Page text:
"What is Europe today, and where are its borders?" asked Alexander Chvorostov, Director, Center for Comparative Eurasia Studies and Surveys, Institute for Advanced Studies, Vienna and Visiting Professor, University of Vienna, Austria, at a 13 April 2011 Kennan Institute event, "Political Systems and Political Identities in Post-Communist Eurasia, 1992-2010." In his presentation he shared the main findings of the international research project, "The Interplay of European, National and Regional Identities: Nations between the States along the New Eastern Borders of the European Union," (www.enri-east.net) a study funded by the European Commission. "We wanted to conduct an in-depth study of the ways in which the modern European identities and regional cultures are formed and inter-communicated in the Eastern part of the European continent," Chvorostov said. He stressed that the project's slogan, "Moving Peoples and Moving Borders," reflected the highly dynamic social and political landscape of the Eastern Europe. In his words, massive migration flows in recent years heavily influence cultural and social infrastructures in both "receiving" and "issuing" countries.
The research project focused on the Baltic States, as well as Russia, Poland, Ukraine, Belarus, Hungary, and Slovakia. Empirical surveys included biographic interviews of people from certain ethnic minority group as well as expert interviews and content analysis. Research also focused on the issues of assimilation and languages. "In particular, we focused on twelve ethnic minority groups," Chvorostov explained, "and wanted to see how people from these groups felt about themselves in a particular country." One of the questions used in the study pertained to ethnic pride. Scholars defined 3 types of pride: general ethnic pride, general location pride (being proud of living in a certain country) and "Diaspora pride" (being proud of ethnic identity while living in a different country). The findings showed that "Diaspora pride" could be applied mostly to Poles living in Belarus, Belarusians living in Poland, and Hungarians living in Ukraine. A high level of "location pride" was shown by the Poles in Ukraine, Belarusians in Poland and Ukrainians in Poland.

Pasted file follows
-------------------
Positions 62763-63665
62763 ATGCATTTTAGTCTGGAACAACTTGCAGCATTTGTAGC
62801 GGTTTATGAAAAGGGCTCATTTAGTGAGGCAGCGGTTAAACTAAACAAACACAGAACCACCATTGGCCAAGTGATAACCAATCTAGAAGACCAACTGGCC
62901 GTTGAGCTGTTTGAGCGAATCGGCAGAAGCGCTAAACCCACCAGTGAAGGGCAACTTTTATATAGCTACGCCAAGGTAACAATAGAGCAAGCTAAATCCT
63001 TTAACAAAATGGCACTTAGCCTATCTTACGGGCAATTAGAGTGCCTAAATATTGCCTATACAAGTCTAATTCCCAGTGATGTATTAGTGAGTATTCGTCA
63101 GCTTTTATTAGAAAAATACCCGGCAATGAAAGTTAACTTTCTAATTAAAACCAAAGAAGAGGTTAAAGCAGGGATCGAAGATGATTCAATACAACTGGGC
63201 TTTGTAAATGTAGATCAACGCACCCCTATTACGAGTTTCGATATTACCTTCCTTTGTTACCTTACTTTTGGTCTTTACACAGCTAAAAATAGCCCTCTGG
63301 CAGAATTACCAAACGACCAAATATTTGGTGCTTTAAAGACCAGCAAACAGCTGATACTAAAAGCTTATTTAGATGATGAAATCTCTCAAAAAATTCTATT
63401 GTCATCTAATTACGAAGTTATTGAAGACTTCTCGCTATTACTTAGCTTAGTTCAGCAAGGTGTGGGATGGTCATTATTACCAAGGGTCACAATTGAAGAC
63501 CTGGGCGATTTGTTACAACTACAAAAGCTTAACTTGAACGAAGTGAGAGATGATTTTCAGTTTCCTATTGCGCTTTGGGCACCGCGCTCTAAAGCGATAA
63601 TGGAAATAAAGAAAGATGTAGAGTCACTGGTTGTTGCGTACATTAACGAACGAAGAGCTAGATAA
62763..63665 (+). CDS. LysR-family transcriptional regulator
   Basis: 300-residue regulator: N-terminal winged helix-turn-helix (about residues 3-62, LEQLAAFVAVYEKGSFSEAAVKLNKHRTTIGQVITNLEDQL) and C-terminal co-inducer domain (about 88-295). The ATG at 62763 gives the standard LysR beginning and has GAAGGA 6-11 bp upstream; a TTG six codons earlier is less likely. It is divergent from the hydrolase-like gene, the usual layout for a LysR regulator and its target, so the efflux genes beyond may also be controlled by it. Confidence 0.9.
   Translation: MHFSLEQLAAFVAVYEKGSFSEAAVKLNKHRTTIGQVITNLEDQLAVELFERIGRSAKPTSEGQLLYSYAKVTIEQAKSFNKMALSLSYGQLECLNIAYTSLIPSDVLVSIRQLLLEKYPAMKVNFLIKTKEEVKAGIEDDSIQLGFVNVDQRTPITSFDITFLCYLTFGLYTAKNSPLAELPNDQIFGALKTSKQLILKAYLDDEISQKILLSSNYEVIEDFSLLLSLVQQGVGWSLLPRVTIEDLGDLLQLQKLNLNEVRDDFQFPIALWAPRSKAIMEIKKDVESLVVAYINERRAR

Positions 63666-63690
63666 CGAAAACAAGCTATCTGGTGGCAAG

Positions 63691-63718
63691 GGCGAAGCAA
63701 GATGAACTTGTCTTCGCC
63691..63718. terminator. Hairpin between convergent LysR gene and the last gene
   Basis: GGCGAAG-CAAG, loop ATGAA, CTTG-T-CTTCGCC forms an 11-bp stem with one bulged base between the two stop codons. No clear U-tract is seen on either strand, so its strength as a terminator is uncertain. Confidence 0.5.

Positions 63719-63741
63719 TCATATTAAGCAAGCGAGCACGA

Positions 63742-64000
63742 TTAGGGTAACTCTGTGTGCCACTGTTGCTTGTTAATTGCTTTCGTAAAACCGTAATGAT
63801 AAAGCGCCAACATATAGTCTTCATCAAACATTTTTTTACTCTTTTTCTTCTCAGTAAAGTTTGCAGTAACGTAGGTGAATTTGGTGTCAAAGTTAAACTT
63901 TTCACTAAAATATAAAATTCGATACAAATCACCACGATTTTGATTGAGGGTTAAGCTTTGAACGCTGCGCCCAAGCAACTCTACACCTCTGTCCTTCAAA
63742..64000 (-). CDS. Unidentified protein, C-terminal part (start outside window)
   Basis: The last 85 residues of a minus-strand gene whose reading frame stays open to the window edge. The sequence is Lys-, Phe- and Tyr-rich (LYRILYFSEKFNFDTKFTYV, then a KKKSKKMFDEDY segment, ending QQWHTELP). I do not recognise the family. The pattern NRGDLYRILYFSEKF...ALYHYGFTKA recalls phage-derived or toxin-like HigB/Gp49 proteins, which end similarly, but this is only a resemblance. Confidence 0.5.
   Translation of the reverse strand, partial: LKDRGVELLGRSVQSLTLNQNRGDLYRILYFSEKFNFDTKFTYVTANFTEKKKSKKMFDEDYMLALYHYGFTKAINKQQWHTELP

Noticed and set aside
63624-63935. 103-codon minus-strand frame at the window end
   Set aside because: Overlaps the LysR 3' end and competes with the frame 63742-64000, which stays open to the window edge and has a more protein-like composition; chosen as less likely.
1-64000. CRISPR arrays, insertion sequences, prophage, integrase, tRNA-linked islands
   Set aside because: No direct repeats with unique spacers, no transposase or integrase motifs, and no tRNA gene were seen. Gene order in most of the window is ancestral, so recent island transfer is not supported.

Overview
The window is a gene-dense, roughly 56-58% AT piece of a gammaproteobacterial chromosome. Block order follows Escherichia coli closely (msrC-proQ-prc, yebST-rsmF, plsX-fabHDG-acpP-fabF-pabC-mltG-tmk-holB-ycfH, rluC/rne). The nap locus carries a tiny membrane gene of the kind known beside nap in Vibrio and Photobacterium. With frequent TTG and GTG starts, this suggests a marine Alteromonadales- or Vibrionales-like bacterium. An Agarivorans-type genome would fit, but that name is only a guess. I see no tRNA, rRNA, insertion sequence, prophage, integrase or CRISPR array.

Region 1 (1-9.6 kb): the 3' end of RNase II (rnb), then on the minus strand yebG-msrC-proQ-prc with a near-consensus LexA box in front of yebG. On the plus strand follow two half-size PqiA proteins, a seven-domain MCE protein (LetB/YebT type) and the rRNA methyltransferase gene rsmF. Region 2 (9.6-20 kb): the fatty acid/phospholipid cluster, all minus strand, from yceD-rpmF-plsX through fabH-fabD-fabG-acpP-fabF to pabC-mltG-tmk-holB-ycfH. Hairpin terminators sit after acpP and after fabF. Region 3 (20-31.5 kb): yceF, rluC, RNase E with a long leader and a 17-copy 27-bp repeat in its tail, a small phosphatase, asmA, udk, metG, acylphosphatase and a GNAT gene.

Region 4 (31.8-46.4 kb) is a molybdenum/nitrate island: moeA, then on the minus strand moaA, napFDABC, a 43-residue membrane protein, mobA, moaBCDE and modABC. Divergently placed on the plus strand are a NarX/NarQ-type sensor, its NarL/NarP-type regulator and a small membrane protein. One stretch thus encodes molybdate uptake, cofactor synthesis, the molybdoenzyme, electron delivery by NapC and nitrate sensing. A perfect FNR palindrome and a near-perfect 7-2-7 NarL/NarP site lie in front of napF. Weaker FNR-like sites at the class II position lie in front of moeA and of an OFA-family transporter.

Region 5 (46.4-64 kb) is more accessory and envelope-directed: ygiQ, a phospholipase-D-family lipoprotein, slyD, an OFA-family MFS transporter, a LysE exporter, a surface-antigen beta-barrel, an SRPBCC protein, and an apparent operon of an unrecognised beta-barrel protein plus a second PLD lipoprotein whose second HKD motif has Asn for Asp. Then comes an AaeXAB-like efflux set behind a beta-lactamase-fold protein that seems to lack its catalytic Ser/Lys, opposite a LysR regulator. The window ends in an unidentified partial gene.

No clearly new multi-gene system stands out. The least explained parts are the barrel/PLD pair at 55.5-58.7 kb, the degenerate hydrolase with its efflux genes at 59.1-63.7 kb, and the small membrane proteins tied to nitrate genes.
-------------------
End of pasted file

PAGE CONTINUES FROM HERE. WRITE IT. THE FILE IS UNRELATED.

Natalia Waechter, Senior Research Fellow, Center for Comparative Eurasia Studies and Surveys, Institute for Advanced Studies, Vienna, Austria and Visiting Professor, University of Innsbruck, Austria, focused on young people from ethnic minorities living in the EU, as well as in bordering countries. Her research focused on young people from12 ethnic minority groups in 8 countries. "It turned out that being European is not the main identity of these young people," Waechter said. Talking about their identity, young people put on the first place gender, then occupation and age, and the reference to their ethnic group was in 4th place. At the same time, the image of the European Union for the young people who took part in the research is mainly positive. "In particular, a positive image of the EU was found in young Poles living in Ukraine, young Ukrainians in Poland, and young Hungarians in Slovakia," Waechter stated. Further, Waechter stressed that the reasons why these groups had especially positive attitudes toward the EU had to be studied more closely. Chvorostov and Waechter agreed with the audience that the European Union should closely examine the results of such findings for implementing various EU policies. The results of this project are to be shown to the European Commission in future conferences and seminars.
By Natalia Jensen
Blair Ruble, Director, Kennan Institute
- Director, Center for Comparative Eurasia Studies and Surveys, Institute for Advanced Studies, Vienna and Visiting Professor, University of Vienna, Austria
- Senior Research Fellow, Center for Comparative Eurasia Studies and Surveys, Institute for Advanced Studies, Vienna, Austria and Visiting Professor, University of Innsbruck, Austria